Twitter Wars

Jews excoriate Mike Pence for using ‘Christ imagery’ in Holocaust Remembrance tweet

Twitter is coming after Vice President Mike Pence for a tweet he fired off on Holocaust Remembrance Day this Saturday. Everyone knows that Pence believes God decides matters of real estate when it comes to Israel, but many people are offended that he’d voice that sentiment openly.

On Saturday morning, Pence tweeted a video of himself and his wife Karen laying a wreath and taking a tour of the Yad Vashem Holocaust memorial in Jerusalem last week. The tweet included a caption that paid tribute to what he referred to as the “6 million Jewish martyrs of the Holocaust who 3 years after walking beneath the shadow of death, rose up from the ashes to resurrect themselves to reclaim a Jewish future.”

The comment thread beneath Pence’s tweet filled up with people angry at his use of “Christ imagery” when referring to victims of the Holocaust. Other tweets slammed him for being “tone deaf” and “shameful.”

“Are you referring to my Jewish relatives who died or survived in the Holocaust or did we become embroiled into some sort of Jesus analogy?” wrote one person.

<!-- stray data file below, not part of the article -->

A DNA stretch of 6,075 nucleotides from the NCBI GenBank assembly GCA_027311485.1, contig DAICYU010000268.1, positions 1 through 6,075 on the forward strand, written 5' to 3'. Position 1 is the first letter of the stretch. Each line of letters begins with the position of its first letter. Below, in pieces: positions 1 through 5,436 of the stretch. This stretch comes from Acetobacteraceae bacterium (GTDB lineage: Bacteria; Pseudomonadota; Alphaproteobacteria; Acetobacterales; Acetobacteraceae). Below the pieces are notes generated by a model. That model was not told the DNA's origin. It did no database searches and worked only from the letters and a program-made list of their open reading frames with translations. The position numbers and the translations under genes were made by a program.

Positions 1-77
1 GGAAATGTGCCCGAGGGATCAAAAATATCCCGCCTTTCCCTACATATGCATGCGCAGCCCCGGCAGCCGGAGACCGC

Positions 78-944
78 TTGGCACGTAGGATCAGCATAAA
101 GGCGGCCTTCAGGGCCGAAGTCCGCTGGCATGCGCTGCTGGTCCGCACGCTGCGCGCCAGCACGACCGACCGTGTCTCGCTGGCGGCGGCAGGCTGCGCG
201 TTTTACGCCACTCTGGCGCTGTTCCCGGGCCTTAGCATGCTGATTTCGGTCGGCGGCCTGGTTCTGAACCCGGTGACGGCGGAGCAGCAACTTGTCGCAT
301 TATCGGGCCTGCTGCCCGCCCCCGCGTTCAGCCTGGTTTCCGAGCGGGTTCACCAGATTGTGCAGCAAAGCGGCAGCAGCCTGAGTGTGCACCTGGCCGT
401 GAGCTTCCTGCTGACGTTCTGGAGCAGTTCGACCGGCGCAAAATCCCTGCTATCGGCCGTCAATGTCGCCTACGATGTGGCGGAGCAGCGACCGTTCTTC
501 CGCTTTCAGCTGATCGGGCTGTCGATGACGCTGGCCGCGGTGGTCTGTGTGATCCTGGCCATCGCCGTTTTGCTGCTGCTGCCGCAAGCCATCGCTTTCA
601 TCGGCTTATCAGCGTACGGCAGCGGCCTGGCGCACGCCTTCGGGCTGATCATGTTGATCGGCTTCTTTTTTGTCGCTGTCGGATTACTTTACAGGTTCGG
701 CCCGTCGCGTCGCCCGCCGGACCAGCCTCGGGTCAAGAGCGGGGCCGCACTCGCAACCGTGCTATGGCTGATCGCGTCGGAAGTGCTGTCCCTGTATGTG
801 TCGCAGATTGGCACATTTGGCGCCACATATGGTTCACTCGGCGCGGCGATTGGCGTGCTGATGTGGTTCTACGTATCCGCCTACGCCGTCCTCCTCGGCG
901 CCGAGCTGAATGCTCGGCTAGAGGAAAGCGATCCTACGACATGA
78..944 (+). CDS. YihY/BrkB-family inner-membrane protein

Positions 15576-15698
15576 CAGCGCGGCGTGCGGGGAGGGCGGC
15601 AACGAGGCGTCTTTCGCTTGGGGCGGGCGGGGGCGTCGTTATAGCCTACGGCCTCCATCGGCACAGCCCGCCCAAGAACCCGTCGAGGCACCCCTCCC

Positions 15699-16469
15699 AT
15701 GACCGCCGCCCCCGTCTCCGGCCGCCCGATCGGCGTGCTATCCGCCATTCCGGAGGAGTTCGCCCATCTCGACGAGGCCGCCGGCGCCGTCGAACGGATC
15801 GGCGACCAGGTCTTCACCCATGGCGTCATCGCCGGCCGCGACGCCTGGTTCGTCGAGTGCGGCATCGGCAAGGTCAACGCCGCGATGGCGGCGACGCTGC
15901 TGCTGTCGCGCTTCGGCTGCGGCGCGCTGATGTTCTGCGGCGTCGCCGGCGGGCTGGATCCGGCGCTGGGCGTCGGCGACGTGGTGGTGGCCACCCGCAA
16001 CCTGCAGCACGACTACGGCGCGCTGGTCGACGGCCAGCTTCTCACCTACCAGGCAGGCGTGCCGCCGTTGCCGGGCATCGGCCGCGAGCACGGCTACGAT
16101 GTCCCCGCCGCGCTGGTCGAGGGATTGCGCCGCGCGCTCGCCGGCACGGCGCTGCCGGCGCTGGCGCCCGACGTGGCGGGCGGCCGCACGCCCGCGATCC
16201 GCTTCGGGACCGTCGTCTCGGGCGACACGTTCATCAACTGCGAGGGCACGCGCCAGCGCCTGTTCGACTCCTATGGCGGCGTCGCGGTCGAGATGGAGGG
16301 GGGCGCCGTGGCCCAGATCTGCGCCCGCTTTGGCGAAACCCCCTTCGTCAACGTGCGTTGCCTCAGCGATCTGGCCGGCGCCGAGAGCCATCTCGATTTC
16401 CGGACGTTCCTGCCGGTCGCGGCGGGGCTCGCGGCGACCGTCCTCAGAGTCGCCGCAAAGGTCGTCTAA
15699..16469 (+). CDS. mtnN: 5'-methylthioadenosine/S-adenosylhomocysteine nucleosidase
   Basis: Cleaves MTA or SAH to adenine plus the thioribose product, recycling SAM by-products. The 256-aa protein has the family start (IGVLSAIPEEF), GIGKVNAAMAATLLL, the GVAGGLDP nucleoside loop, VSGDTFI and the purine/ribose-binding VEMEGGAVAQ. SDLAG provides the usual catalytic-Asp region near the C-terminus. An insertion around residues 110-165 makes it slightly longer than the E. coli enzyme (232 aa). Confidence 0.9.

“Mike Pence Jesused all of us Jews without our consent,” wrote another. “What a smug, condescending fraud.”

One person who really crystallized problem with Pence’s tweet was University of Nebraska political theory professor Ari Cohen, who had a few thoughts about the VP’s use of the “Christian rhetoric of resurrection that Jews don’t buy into at all.”

According to Haaretz’s Allison Kaplan Sommer, Pence’s choice of words are actually quite common in Israel.

The word “resurrection,” which has strong Christian connotations in English, is also a legitimate translation of the Hebrew word tekuma, which also can be translated as “rebirth,” “recovery” or “revival.” It is frequently used to describe the establishment of the State of Israel following the Holocaust in the phrase “Shoah v’tekuma.” Some on Twitter objected to the use of the word “martyr” as implying that the victims of the Holocaust sacrificed themselves willingly rather than being murdered. However, the word “martyr” is translated into Hebrew as kedoshim, which is the term most frequently used to memorialize Holocaust victims in Israel. The official name of Israel’s Holocaust memorial day is, in fact, Holocaust Martyrs’ and Heroes’ Remembrance Day.

Featured image via James McNellis/Flickr

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